After he said this, he showed them his hands and his side. Then the disciples rejoiced when they saw the Lord. Jesus said to them again, "Peace be with you. As the Father has sent me, so I send you."When he had said this, he breathed on them and said to them, "Receive the Holy Spirit.   If you forgive the sins of any, they are forgiven them; if you retain the sins of any, they are retained."
 But Thomas (who was called the Twin), one of the twelve, was not with them when Jesus came.
 So the other disciples told him, "We have seen the Lord." But he said to them, "Unless I see the mark of the nails in his hands, and put my finger in the mark of the nails and my hand in his side, I will not believe."
 A week later his disciples were again in the house, and Thomas was with them. Although the doors were shut, Jesus came and stood among them and said, "Peace be with you."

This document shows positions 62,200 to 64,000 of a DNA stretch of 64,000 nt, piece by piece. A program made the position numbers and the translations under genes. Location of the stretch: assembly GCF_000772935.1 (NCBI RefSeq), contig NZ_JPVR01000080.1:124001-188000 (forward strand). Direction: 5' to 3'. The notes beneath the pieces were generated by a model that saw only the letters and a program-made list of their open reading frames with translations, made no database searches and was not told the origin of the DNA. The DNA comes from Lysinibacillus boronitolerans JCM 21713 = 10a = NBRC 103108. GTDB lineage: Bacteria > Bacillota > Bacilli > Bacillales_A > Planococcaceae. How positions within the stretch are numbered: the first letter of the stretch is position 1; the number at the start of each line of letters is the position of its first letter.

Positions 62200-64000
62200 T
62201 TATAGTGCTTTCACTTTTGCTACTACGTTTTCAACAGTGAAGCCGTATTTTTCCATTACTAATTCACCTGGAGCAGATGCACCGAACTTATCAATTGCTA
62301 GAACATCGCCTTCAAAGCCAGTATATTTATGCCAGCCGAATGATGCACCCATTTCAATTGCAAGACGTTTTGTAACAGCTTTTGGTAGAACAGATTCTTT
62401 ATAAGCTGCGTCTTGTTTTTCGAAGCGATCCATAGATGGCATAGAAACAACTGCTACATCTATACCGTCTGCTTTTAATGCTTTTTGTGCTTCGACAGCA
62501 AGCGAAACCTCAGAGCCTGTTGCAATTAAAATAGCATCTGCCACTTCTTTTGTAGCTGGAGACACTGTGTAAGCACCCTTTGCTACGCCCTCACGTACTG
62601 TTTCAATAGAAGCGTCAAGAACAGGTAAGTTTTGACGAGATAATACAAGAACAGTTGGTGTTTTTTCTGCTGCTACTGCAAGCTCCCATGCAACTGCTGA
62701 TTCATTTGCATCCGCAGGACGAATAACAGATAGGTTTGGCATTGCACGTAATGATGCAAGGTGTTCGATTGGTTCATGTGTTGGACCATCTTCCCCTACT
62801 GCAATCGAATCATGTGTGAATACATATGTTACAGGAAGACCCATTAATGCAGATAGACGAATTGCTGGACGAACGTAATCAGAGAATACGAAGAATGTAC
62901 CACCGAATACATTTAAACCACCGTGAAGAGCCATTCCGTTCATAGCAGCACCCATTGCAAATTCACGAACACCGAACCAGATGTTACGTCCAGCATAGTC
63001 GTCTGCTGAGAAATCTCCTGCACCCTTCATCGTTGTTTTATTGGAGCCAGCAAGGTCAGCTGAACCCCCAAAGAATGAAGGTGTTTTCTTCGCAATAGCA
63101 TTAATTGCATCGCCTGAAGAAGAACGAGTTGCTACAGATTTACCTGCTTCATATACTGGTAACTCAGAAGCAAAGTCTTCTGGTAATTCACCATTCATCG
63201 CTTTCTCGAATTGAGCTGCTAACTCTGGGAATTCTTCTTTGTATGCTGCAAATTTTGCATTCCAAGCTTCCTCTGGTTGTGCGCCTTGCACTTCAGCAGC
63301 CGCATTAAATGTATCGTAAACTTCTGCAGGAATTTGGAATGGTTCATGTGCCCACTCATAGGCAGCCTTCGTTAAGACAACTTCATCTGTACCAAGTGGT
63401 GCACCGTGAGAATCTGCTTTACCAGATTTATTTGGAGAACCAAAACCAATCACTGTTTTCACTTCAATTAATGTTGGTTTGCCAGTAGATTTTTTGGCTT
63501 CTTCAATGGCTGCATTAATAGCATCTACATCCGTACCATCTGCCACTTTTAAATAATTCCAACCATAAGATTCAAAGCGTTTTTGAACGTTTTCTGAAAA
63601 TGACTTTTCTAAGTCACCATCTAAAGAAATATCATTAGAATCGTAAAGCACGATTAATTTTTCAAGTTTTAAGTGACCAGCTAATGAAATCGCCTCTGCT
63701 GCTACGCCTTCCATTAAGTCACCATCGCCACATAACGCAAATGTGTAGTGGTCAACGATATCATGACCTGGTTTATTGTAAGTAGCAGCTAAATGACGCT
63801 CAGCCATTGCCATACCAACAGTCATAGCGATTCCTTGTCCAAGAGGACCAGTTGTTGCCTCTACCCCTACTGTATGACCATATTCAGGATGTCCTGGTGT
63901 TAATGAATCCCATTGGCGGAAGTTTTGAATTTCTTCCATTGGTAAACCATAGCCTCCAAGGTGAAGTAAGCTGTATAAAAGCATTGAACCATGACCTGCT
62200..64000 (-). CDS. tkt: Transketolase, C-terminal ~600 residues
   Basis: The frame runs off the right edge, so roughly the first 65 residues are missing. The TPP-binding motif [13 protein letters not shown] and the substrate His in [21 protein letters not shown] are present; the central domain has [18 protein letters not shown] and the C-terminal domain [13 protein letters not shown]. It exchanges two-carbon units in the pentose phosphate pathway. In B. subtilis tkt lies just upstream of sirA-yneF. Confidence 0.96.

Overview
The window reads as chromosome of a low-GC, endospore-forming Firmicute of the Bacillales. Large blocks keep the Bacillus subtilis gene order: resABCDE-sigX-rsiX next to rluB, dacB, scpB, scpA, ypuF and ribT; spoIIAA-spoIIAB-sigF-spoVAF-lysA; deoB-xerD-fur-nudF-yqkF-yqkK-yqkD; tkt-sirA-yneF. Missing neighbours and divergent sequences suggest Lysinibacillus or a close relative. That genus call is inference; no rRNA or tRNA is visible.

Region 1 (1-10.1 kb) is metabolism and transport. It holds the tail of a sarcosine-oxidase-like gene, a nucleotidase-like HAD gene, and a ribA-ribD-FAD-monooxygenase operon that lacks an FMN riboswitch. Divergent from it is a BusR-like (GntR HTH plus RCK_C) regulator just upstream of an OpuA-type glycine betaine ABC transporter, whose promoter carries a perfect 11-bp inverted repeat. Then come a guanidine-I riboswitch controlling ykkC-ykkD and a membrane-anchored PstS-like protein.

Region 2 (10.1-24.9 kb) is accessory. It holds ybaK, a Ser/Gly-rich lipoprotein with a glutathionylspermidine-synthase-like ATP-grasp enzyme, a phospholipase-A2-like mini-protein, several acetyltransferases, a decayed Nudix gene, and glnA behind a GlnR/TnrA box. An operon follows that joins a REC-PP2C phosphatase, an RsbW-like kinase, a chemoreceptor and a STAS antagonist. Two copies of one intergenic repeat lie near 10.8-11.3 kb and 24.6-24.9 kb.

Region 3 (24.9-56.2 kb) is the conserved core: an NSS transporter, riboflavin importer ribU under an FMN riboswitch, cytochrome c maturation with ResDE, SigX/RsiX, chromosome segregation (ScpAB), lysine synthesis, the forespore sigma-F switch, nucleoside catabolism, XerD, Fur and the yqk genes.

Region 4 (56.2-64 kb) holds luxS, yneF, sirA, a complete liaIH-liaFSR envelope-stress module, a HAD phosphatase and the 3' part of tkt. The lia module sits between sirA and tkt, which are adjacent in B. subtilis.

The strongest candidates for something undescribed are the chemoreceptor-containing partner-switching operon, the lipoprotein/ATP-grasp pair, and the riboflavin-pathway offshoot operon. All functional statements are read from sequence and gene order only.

Then he said to Thomas, "Put your finger here and see my hands. Reach out your hand and put it in my side. Do not doubt but believe."   Thomas answered him, "My Lord and my God!"
 Jesus said to him, "Have you believed because you have seen me? Blessed are those who have not seen and yet have come to believe."
 Now Jesus did many other signs in the presence of his disciples, which are not written in this book.  But these are written so that you may come to believe that Jesus is the Messiah, the Son of God, and that through believing you may have life in his name.

This is the second of Jesus’ appearances after his resurrection.  First he appeared to Mary Magdalene at the empty tomb so early that morning.  She had mistaken him for the gardner until he called her by name, “Mary”.  Then and only then did she recognize Jesus and she runs to tell the disciples of her miraculous interaction with her risen Lord.